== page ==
Source: Ralph Peters| New York Post
This week, oil fell through the price floor of $60 a barrel and gas at my local filling station was $2.26 a gallon.
That’s great news for commuters and almost every business, but wonderfully bad news for our ugliest enemies.
If oil prices remain low through next year, the effect on rogue governments, from the Russian Federation to Venezuela, will go from damaging to devastating.
But Western economies (and China’s) stand to benefit, with cheap oil possibly tickling Europe’s snoozing markets awake. Even most underdeveloped states will get a welcome break.
This price plunge has been driven by Saudi Arabia, OPEC’s dominant power. While it’s true that part of Riyadh’s actions respond to the energy renaissance in North America, the greater motivation is breaking Iran’s will.
The Saudis believe they can no longer rely on the US to contain Tehran’s imminent nuclear threat, so they’re out to do what our lukewarm sanctions couldn’t.
There’s no love lost between the Saudis and the Russians, either. The Saudis want the Assad regime in Syria to go. Moscow props it up.
The Saudis aren’t doing any of this to help us, but it helps us just the same. Now the key issue is: How long will prices stay low?
Markets can be unpredictable, but an emerging global glut of oil, decreasing demand and greater efficiencies suggest that petroleum products should remain relatively cheap — with fluctuations — for the next few years.
That’s good news for democracies and free markets, but a nightmare for dictators everywhere.
Here are the key losers — and winners.
Iranian President Hassan Rouhani
Tehran had learned to live with Western sanctions. But oil has been its lifeline. And to balance the books, oil has to sell between $135 and $140 dollars per barrel. Good luck with that, Supreme Leader!
With the barrel price at barely 40 percent of Iran’s requirement, the economy’s going to hemorrhage. Iran’s leaders will be under far greater pressure to compromise on the nuclear weapons — unless we keep easing sanctions for nothing in return. This is the last chance for negotiations to bring results.
The fascinating angle here is that Saudi Arabia’s doing more for Israel’s security than the Obama administration’s been willing to do. Common enemies generate unexpected — if unadmitted — alliances.
Russian President Vladimir Putin
The price collapse could not have come at a worse time for Bad Vlad Putin. The Russian president needs an oil price around $100 a barrel to prop up what’s become a wartime economy.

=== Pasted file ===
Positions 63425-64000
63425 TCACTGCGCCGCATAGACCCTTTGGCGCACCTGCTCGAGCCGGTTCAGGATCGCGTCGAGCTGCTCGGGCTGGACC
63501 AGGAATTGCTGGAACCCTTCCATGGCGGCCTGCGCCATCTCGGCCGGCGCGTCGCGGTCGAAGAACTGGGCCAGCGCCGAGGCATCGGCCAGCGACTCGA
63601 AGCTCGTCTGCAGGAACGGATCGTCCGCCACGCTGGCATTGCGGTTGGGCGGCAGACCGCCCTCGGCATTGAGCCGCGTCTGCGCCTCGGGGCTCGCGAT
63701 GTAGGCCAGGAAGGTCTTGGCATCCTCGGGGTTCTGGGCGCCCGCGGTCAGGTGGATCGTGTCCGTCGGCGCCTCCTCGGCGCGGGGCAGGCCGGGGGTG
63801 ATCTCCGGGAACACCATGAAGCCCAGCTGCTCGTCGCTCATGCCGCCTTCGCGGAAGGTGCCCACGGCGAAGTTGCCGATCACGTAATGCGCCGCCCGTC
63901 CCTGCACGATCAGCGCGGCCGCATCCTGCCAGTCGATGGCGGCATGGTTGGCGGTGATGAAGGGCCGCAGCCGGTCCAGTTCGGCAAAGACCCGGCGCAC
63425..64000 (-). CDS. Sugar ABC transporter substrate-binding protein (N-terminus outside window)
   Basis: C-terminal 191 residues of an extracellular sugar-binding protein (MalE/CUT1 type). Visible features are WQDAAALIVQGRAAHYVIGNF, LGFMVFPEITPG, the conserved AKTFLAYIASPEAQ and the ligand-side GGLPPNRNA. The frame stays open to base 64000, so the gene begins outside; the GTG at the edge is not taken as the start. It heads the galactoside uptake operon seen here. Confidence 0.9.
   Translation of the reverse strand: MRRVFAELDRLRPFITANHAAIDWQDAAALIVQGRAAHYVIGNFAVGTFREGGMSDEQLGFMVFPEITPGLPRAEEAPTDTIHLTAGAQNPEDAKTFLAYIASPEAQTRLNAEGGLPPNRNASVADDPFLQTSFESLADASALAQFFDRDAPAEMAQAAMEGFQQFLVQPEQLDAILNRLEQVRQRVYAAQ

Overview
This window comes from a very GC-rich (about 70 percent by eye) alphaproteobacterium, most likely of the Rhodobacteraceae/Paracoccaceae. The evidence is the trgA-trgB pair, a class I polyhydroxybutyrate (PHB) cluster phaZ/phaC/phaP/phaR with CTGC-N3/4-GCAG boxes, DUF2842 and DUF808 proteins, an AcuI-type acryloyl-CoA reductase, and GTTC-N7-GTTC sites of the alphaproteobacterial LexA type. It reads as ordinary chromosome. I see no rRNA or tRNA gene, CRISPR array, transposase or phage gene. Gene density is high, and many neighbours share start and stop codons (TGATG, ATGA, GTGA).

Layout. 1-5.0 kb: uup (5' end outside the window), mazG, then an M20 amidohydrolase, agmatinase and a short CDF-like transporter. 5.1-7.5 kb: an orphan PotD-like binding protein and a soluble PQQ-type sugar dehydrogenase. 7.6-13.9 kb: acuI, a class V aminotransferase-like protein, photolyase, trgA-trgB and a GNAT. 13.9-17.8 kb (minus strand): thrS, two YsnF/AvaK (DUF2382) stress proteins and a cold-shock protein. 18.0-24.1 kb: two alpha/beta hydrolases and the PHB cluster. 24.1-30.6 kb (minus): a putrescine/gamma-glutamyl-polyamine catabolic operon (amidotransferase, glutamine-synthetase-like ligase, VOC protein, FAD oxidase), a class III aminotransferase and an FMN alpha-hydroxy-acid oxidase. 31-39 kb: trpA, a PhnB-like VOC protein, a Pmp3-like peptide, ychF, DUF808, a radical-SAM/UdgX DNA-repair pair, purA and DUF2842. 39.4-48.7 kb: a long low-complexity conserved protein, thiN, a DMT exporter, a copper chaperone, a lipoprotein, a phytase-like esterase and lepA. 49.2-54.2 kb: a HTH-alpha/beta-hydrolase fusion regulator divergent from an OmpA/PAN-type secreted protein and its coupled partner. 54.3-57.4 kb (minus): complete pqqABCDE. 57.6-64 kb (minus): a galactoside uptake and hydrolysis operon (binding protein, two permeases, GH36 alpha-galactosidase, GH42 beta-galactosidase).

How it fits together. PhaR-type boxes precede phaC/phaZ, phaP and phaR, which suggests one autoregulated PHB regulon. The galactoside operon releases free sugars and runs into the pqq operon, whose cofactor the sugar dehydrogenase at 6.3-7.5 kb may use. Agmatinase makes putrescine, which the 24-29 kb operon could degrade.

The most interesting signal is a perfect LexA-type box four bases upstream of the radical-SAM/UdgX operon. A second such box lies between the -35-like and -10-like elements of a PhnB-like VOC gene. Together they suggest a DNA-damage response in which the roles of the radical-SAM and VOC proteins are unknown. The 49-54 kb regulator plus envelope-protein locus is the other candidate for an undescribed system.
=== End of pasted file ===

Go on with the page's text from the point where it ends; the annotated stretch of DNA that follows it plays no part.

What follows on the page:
Oil and gas provide up to a third of budget revenue and compose two-thirds of exports.
Sanctions imposed over Putin’s aggression have gnawed at Russia’s economy, but this price drop bites deep: The ruble has crashed, Russian bonds are pathetic, and foreign reserves are bleeding.
While Russians will put up with harder times than Westerners will, Putin’s made extravagant commitments (bet he’d like to have back the $50 billion he squandered on corrupt Olympic construction).
The world’s fave bare-chested bully had embarked on a massive arms buildup, with a hi-tech $5 billion command center just unveiled. But Putin’s visions of military resurgence are becoming unaffordable
He also made election promises to improve Russia’s wretched health-care system. Instead, he’s firing health-care workers and shuttering hospitals.
He promised higher living standards, but now the average Ivan’s feeling squeezed. And Putin faces enormous costs in Crimea and eastern Ukraine, two booby-prize welfare states, with the latter shot to ruins.
Putin’s popularity remains high. For now. The gravest worry is that, with his back to the wall, he’ll play the Mother Russia card and attack again.
A worker walks at Nahr Bin Umar oil field, north of Basra, southeast of Baghdad.
Iraq has nothing to offer the world but oil. And Baghdad needs to fund a survival struggle against Islamic State militants.
The Saudis don’t like the Islamic State caliphate claims, but they have no sympathy with Baghdad’s Shia-dominated, Iran-aligned government, either. Don’t expect price rises for Iraq’s sake.
The problem is that we’ll end up paying more of the battle bill for Baghdad’s pretense (and our State Department’s fetish) that Iraq can be kept intact. The conquests made by Islamic State terrorists aren’t the cause of Iraq’s troubles, just one more symptom.
Although some energy players will suffer from lower prices and we’ll see a wave of corporate consolidation, the oil-price drop’s great news for American consumers, businesses and even, in the longer term, our military.
An economy that had begun to recover — despite Washington — is getting another vitamin shot, while working-family budgets get a break.
The Saudi strategy also aims to hurt our burgeoning energy industry, such as the shale oil extraction in North Dakota. But it won’t derail it. And the overall effect on our economy will be positive.